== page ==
Inmarsat and Farmbot have entered into an agreement that will enable the agtech startup to deliver its water monitoring software-as-a-service solution to farmers located anywhere in Australia.
Under the agreement, Inmarsat will provide satellite connectivity services to Farmbot through the deployment of its IsatDataPro services, a two-way messaging service designed for machine-to-machine communication.
Farmbot managing director Andrew Coppin said the support will help Australian farmers based in remote locations overcome frequent cellular network connectivity challenges.
“We are really excited about the opportunities that our alliance with Inmarsat and real-time, two-way communications can bring to rural Australia and other regions. Affordable satellite-controlled pumps and machinery is a first for the Australian agriculture industry,” he said.
“This partnership has the potential to significantly improve the management of critical water resources for rural farmers worldwide, resulting in tangible productivity gains.”
Last August, Farmbot had deployed 1,700 of its remote monitoring units to farms across Australia. Each monitor sits on top of a water source, such as a water tank or dam, and delivers near real-time, event-driven reports to farmers when algorithms detect abnormal behaviour, such as when the water falls too quickly, rises too quickly, or stops moving altogether.
Farmers can also use the data to compare the tracking of water levels on their farms year-on-year, removing any unnecessary guess work.
In other satellite news, Orion Satellite Systems has announced a AU$3 million investment over the next six to 12 months to upgrade its systems from Hughes to UHP networks across three gateways in Kalgoorlie, Broken Hill, and Auckland. The upgrade will also coincide with the company’s plans to grow its headcount across its Sydney, Perth, and Auckland office by 30%.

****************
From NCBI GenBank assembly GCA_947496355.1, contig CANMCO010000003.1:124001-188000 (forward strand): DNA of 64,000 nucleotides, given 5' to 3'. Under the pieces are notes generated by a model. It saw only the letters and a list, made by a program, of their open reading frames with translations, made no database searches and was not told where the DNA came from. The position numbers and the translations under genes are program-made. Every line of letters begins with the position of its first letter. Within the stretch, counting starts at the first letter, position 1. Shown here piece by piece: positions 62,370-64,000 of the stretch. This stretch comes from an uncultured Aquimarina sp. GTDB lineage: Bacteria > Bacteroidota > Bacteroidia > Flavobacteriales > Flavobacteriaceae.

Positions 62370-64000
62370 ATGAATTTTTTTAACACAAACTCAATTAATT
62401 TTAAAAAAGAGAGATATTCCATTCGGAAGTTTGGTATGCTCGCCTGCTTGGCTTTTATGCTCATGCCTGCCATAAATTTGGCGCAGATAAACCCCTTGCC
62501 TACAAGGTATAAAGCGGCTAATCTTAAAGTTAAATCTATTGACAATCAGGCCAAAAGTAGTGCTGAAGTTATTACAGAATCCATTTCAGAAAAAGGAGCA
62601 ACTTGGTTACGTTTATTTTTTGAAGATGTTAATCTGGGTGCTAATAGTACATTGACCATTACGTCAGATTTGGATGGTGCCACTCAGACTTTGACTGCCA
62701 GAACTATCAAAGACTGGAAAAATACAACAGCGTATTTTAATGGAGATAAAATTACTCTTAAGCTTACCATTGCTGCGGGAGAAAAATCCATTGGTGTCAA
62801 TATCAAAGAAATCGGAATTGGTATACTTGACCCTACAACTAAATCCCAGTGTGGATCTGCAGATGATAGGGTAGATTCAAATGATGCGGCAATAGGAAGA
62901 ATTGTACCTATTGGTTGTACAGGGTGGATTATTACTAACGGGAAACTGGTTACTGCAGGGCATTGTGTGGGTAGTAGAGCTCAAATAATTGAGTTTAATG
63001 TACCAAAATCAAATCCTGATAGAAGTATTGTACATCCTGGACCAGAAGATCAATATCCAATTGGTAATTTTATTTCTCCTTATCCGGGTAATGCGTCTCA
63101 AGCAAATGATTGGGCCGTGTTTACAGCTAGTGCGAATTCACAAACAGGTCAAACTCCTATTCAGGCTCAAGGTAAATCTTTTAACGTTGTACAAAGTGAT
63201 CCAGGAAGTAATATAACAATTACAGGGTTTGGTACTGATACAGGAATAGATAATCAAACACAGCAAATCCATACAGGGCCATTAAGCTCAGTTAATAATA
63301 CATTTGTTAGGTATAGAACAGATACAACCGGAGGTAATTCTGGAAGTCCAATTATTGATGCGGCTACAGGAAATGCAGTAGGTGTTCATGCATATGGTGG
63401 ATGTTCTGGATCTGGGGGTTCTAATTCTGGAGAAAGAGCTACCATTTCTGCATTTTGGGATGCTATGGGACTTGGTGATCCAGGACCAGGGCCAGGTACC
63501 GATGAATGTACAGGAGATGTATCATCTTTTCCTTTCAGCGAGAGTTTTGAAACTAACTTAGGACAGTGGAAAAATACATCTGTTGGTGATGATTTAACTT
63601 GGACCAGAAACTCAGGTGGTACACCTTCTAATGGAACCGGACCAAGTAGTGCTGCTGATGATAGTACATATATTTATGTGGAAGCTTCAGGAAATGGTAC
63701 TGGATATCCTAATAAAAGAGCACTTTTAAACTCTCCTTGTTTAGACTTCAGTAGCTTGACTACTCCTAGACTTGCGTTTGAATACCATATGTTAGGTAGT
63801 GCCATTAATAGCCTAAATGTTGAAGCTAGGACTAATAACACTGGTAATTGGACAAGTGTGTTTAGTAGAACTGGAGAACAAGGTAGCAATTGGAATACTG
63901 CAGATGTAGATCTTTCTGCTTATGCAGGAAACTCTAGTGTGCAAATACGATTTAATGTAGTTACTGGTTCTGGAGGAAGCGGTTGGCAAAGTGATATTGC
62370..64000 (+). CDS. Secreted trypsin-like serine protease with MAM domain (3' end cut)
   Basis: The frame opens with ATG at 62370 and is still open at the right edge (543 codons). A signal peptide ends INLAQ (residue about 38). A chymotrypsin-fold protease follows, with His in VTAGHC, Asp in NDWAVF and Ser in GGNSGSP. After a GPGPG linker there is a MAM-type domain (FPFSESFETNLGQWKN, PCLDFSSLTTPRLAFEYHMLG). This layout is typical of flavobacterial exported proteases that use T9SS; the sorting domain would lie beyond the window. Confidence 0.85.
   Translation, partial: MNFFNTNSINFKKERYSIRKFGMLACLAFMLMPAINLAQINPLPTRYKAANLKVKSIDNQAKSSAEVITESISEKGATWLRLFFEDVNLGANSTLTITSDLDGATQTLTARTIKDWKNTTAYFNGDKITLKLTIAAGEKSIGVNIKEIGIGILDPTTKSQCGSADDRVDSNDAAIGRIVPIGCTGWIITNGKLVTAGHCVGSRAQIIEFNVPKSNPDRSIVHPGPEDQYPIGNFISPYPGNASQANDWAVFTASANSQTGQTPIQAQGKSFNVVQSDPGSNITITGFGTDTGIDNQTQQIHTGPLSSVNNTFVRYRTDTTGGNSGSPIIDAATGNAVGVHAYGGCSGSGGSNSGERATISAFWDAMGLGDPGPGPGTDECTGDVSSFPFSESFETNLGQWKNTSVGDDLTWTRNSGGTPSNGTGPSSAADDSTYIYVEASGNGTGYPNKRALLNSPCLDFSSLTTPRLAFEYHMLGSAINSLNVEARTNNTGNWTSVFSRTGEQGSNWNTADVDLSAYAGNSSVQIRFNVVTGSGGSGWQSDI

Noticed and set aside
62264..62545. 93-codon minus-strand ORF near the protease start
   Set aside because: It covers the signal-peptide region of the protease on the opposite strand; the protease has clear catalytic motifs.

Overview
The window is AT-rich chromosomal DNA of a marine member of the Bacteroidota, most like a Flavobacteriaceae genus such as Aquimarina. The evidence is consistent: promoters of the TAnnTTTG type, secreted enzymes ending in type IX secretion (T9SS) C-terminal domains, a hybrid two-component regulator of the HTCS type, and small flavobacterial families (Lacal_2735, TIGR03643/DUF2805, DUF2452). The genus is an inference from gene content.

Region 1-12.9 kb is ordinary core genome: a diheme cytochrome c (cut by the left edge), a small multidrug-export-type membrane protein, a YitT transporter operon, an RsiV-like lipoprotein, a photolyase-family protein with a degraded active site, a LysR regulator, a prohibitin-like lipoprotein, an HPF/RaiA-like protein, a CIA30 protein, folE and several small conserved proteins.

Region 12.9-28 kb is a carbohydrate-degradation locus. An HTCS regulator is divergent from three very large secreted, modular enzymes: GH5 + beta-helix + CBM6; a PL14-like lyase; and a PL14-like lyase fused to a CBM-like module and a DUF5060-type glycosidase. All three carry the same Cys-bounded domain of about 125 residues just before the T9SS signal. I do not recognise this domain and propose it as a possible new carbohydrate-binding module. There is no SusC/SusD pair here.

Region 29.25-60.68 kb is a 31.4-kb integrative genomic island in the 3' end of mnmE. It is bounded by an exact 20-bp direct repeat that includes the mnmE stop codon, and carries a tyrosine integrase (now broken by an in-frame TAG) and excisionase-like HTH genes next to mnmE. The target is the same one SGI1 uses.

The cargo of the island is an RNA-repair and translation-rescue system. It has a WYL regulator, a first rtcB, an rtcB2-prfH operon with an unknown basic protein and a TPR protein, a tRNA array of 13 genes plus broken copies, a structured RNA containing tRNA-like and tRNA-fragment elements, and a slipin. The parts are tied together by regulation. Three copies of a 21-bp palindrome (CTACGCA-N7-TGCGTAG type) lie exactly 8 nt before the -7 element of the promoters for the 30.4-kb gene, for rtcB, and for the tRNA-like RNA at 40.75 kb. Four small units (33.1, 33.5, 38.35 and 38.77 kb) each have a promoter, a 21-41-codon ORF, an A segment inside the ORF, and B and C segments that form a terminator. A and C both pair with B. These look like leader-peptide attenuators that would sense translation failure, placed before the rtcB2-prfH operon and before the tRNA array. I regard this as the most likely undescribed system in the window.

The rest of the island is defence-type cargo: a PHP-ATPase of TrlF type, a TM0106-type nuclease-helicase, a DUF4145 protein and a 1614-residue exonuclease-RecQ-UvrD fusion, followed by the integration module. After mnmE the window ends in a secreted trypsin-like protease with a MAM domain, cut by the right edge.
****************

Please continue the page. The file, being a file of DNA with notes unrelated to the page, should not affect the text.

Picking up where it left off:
Kacific to deliver broadband connectivity to Tuvalu
Kacific Broadband Satellites Group has won a five-year contract with the Tuvalu government to deliver satellite broadband connectivity across the nation’s nine islands.
Under the agreement, Kacific will provide 60 1.2-metre VSAT terminals to be used for schools, medical clinics, government agencies, and small businesses; 400Mbps to 600Mbps of satellite capacity, depending on the size of the terminal; 40 outdoor Wi-Fi access points to support community connectivity; three maritime antennas to connect ferry services; and one 4.5-metre, one 2.4-metre, and nine 1.8-metre Ka-band antennas for backhaul services for the mobile phone network.
Total capacity of 150MHz will be available to Tuvalu through Kacific’s Kacfic1 satellite.
“Tuvalu’s agreement with Kacific is a game-changing project that will transform the lives of many Tuvaluans,” said Tuvalu Minister for Justice, Communication and Foreign Affairs Simon Kofe.
“Through this type of agreement, the government is currently working to majorly reform Tuvalu’s telecom sector in order to provide the widest possible range of efficient, reliable, and affordable telecommunications and information services to all of Tuvalu. It is hoped that these reforms will promote socio-economic development and create a modern enabling environment that encourages innovation, investment, and job creation.”
Tuvalu is a Pacific Island nation with a population of approximately 11,000, and has a total land area of 26 square kilometres, making it one of the world’s smallest nations in terms of land territory.
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